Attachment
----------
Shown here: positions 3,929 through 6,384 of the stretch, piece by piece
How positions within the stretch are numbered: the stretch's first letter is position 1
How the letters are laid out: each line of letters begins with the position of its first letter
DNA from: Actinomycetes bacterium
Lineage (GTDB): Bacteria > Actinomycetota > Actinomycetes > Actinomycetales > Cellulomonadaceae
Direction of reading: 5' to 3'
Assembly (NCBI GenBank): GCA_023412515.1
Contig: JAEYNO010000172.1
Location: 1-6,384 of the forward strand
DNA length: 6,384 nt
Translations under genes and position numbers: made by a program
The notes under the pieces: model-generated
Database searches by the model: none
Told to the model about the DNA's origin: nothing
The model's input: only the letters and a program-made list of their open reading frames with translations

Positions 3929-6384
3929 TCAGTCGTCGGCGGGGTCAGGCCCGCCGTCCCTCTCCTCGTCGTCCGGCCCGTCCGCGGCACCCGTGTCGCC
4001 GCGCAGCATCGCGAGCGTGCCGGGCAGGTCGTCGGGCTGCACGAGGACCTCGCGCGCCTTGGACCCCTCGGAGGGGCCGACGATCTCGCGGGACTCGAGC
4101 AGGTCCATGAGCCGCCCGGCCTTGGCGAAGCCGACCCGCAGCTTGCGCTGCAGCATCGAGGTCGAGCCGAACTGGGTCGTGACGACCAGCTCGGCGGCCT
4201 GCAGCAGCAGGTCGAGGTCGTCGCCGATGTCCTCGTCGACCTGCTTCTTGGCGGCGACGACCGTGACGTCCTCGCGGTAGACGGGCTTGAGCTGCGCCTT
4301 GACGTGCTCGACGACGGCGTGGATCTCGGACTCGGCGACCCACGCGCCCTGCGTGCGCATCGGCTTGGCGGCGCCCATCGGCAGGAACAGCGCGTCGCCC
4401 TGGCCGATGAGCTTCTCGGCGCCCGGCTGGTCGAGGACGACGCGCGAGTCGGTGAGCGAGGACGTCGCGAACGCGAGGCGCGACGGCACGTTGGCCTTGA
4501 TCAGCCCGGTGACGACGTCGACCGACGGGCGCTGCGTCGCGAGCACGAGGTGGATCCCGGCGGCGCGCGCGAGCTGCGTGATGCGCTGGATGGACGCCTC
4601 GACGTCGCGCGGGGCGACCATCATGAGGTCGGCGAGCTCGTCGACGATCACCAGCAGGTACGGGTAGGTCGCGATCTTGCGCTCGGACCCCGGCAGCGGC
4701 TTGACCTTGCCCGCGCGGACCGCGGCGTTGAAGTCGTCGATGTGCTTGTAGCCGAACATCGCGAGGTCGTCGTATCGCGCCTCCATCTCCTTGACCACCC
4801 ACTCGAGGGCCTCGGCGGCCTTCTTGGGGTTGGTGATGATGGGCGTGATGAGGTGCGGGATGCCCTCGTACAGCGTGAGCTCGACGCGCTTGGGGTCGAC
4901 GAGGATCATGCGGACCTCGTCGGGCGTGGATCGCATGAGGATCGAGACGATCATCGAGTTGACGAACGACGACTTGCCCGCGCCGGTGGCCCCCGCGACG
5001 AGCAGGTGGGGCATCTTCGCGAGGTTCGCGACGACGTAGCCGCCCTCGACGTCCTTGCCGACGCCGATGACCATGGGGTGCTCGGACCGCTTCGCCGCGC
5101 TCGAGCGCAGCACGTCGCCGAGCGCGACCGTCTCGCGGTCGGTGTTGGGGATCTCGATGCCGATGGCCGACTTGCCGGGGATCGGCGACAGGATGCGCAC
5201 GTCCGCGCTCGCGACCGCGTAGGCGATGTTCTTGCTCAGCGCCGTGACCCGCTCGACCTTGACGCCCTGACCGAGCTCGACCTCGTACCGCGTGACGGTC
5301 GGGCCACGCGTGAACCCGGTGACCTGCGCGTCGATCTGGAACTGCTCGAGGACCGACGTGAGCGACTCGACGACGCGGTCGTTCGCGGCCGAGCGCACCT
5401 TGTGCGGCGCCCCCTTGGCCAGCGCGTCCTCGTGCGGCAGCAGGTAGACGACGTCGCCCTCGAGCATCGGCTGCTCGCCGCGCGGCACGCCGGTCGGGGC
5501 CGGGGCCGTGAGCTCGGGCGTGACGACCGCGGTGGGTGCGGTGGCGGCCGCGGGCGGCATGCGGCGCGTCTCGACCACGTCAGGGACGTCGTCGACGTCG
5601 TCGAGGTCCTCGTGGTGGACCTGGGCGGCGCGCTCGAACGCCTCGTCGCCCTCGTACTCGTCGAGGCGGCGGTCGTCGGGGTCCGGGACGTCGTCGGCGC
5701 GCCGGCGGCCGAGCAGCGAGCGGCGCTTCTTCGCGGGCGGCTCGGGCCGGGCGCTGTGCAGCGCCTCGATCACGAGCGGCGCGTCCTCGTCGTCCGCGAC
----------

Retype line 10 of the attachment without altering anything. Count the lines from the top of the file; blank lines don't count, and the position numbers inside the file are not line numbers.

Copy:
DNA length: 6,384 nt